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Practicing Democracy

Popular Politics in the United States from the Constitution to the Civil War
Edited by Daniel Peart and Adam Smith

BUY Cloth · 304 pp. · 6 × 9 · ISBN 9780813937700 · $49.50 · Jul 2015
BUY Ebook · 304 pp. · ISBN 9780813937717 · $49.50 · Jul 2015

In Practicing Democracy, eleven historians challenge conventional narratives of democratization in the early United States, offering new perspectives on the period between the ratification of the Constitution and the outbreak of the Civil War. The essays in this collection address critical themes such as the origins, evolution, and disintegration of party competition, the relationship between political parties and popular participation, and the place that parties occupied within the wider world of United States politics.

In recent years, historians of the early republic have demolished old assumptions about low rates of political participation and shallow popular partisanship in the age of Jefferson—raising the question of how, if at all, Jacksonian politics departed from earlier norms. This book reaffirms the significance of a transition in political practices during the 1820s and 1830s but casts the transformation in a new light. Whereas the traditional narrative is one of a party-driven democratic awakening, the contributors to this volume challenge the correlation of party with democracy. They both critique constricting definitions of legitimate democratic practices in the decades following the ratification of the Constitution and emphasize the proliferation of competing public voices in the buildup to the Civil War. Taken together, these essays offer a new way of thinking about American politics across the traditional dividing line of 1828 and suggest a novel approach to the long-standing question of what it meant to be part of "We the People."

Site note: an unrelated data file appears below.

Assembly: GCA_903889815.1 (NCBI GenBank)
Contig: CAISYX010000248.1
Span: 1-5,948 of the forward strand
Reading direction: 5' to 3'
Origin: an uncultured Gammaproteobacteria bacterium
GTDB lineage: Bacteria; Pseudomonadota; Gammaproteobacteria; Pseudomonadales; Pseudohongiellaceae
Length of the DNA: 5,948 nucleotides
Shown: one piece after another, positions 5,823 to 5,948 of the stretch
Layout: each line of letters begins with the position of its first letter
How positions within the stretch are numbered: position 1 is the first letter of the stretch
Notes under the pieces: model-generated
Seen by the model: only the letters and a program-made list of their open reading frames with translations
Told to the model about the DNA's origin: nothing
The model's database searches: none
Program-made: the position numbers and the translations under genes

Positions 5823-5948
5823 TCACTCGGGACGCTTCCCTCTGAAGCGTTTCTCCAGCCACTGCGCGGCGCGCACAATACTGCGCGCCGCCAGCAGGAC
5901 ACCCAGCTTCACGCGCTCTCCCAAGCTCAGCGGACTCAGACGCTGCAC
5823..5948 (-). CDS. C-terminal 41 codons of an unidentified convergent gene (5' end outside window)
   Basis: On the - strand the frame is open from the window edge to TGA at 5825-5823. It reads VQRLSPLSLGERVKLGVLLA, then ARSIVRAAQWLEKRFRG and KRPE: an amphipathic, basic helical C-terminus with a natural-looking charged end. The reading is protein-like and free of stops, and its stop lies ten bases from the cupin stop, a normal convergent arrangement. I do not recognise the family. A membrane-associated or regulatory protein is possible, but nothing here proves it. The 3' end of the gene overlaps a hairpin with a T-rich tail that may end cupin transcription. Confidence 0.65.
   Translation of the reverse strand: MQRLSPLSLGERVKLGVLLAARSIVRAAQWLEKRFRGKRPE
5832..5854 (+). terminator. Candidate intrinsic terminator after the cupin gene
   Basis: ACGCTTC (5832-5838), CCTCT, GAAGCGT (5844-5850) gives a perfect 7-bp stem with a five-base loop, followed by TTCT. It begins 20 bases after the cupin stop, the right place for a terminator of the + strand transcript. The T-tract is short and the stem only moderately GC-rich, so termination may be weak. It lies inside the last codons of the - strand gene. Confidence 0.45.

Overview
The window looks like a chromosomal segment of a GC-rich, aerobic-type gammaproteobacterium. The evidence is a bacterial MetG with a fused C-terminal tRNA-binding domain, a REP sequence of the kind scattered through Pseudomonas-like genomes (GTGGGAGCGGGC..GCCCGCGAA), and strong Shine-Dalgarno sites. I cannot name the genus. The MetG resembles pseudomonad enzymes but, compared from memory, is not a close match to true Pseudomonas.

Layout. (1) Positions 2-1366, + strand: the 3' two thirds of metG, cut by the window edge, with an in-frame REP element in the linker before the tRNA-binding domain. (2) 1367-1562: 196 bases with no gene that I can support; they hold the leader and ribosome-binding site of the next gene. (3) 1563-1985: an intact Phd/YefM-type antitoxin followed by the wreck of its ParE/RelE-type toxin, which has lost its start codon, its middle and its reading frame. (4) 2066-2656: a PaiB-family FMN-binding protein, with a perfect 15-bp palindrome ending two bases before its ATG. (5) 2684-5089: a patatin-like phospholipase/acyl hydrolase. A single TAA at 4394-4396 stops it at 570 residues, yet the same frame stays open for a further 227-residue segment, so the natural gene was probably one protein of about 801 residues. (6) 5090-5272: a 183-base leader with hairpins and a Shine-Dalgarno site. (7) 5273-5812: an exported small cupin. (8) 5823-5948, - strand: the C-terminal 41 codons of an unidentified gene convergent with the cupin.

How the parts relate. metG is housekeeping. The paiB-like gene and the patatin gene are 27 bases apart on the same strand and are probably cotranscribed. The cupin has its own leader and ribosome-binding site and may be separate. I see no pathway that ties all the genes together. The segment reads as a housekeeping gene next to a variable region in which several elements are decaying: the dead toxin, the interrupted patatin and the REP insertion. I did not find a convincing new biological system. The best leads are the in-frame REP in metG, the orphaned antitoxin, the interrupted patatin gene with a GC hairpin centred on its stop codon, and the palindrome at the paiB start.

Contributors:Tyler Anbinder, George Washington University · Douglas Bradburn, Fred W. Smith National Library for the Study of George Washington at Mount Vernon · John L. Brooke, The Ohio State University · Andrew Heath, University of Sheffield · Reeve Huston, Duke University · Johann N. Neem, Western Washington University · Kenneth Owen, University of Illinois, Springfield · Graham A. Peck, Saint Xavier University · Andrew W. Robertson, Graduate Center of the City University of New York and Lehman College, CUNY


With this outstanding collection of essays, we can no longer afford to speak of the ‘rise’ of Jacksonian democracy. Practicing Democracy makes clear that American politics before the Civil War was more like an experimental and highly improvised symphony, because the American people, playing their parts both within and outside the major political parties, often discovered in themselves the means to rewrite the score.

Mark Hubbard, Eastern Illinois University, author of Illinois’s War: The Civil War in Documents

Practicing Democracy breaks new ground in the analysis of early republican and antebellum political history and political culture. Building on previous 'new' political histories, it critiques and transcends them.

Ron Formisano, Professor of History Emeritus, University of Kentucky, author of Plutocracy in America: How Inequality Destroys the Middle Class and Exploits the Poor

Practicing Democracy provides thought-provoking essays that extend the most recent scholarship about the United States between the founding of the national government in 1789 and the ultimate constitutional crisis that split the nation in 1861.

In the end, Practicing Democracy is a significant addition to contemporary understanding of the period.

Paul E. Doutrich · The Journal of American History

About the Author(s): 

Daniel Peart, Lecturer in American History at Queen Mary University of London, is author of Era of Experimentation: American Political Practices in the Early Republic (Virginia). Adam I. P. Smith, Senior Lecturer at University College London, is author of The American Civil War.

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